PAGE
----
She doesn’t think of herself as remarkable.
During the day, she puts forth her human face, making small talk about politics or literature, music or current events, and often she just tells people what she thinks she’s expected to say.
At night, on the wrong side of the moon’s zenith, her delicate blue eyes fill with tears and she prays to a god she doesn’t believe in to give her strength.
She thinks of herself as just another girl.
She sees the other girls, and she smiles at them with an open mouth, her white teeth bared and her eyes trying desperately to hide what she’s thinking. If they knew how she wanted to be them, if they could sense how plain she was, they would laugh and laugh. Already she sees them staring at her clothes bought off the rack at a discount store and she knows they know her handbag is a fake.
No one thinks of her first. Her phone is silent on the weekends unless she picks it up to dial.
She wonders desperately if they dislike her. She tries so hard to be considerate, but sometimes she says things that come out all wrong. The words lie when they come out of her lips, no matter what her intention.
Sometimes she goes places alone, just to prove to herself she can. She doesn’t need them to keep her company; she can have fun on her own. She tells herself it doesn’t matter.
She wanders out to the empty boardwalk and stands at the end, watching the seagulls shiver in the late October afternoon.
The sun cuts around her as it trails thick and orange across the wooden planks.
She stares out at the waves and blinks back tears.
* * *
He spends all his time obsessing over women. He can’t talk to them, can’t relate anything in the proper way. His friends laugh at all his jokes, call him things like “witty” and compliment his sense of humor.
But when he tries to connect to a girl, he’s suddenly stricken dumb. He can’t even think of his name, what he does.
He’s not bad looking, his chestnut hair is thick and wavy and his green eyes stand out from his face intensely.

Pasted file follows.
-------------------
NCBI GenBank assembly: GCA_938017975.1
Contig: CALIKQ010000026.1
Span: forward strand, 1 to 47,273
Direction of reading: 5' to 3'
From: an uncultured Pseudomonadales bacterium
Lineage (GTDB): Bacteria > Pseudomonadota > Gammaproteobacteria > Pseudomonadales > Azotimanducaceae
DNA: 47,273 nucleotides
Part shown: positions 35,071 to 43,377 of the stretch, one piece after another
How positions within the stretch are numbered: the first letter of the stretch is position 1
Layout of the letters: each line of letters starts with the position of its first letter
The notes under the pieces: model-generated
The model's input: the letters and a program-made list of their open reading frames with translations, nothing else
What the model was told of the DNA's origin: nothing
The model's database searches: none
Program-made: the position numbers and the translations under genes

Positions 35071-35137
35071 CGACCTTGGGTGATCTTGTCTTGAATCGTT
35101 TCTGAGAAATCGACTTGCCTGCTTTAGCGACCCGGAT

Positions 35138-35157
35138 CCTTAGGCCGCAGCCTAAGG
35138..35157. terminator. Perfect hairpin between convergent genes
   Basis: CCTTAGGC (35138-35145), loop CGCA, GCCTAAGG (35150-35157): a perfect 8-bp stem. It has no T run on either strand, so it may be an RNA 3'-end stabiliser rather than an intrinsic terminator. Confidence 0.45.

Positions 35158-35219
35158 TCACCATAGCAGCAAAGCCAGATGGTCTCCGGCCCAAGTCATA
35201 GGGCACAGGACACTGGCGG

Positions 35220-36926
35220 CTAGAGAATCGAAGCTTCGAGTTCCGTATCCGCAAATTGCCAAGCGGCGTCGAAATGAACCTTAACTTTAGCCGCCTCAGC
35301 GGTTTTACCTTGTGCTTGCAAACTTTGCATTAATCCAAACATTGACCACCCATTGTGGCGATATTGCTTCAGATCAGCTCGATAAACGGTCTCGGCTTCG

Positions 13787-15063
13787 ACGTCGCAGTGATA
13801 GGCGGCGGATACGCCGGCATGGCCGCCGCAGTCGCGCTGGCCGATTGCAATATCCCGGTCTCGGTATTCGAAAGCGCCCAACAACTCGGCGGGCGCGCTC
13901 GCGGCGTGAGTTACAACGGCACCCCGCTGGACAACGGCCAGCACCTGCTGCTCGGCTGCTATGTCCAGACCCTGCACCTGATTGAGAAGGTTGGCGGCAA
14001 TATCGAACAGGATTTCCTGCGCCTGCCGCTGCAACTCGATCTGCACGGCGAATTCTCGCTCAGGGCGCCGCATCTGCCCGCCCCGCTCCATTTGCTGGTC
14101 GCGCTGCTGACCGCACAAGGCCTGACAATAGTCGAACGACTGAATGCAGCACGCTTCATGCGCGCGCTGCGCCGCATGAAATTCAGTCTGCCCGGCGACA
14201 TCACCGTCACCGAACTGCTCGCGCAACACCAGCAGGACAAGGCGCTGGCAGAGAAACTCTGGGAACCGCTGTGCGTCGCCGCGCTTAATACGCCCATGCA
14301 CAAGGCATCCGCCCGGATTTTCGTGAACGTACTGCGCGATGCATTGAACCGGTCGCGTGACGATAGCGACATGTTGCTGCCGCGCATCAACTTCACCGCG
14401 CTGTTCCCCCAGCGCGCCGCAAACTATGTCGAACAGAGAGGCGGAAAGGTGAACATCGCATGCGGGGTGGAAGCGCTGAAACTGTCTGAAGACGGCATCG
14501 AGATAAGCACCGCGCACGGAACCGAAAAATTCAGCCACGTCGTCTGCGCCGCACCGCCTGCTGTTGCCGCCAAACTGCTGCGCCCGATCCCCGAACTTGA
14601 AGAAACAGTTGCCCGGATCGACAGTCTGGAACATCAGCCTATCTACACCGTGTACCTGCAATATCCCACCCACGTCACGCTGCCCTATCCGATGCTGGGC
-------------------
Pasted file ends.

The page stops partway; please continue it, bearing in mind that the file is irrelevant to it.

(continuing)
Sometimes girls ask him questions, where he’s from, what he does for a living. He has a speech memorized.
“My name is Bobby Jones.” He’d say, and smile. “I grew up here on the ‘bay, just down the way from the Bay Bridge. I am a project manager at a company that makes security software.”
Except that he never got it out. Sometimes it comes out as a squeak. Sometimes, his thin lips open and close like a goldfish, and no sound comes no matter how hard he tries.
He calls it his girl-stutter.
At work it doesn’t matter. In meetings, he’ll get into a mode where it doesn’t matter how pretty she is, or how delicate her lashes are around her eyes, he can shut it off and pretend he is on a phone call instead of looking into her face.
Sometimes after meetings, his female co-workers would try and make small talk with him on the way down the elevator, in the lunch lines. He would stumble through whatever words he could get out, and rush off claiming another meeting was imminent.
He tries to pretend that he’s on a phone call talking about work when he talks to girls sometimes, but it never works. Once, he started babbling about metrics and requisitions and the girl’s brown eyes grew wide as she backed away.
It’s hopeless, he knows. His friends have tried to help him, tried to force him into situations where he had to talk, parties and happy hours, double dates.
Most of them ended with disaster. The pressure started building in his head, and he slipped out as quickly as he can, more often than not.
There’s a girl that he sees sometimes, and he has a whole relationship with her in his head. She’s different than the others, she smiles with a sweetness that melts his stutter away.
He visualizes entire meetings with her, how they’ll go, what he’ll say.
Sometimes she comes down to the pier, and stands framed in the sunset, watching the waves roll in.
Maybe today he’ll do more than nod to her when he passes her on the deserted boardwalk.
Maybe he’ll smile and say “hello”. Maybe he’ll offer to buy her a cup of coffee.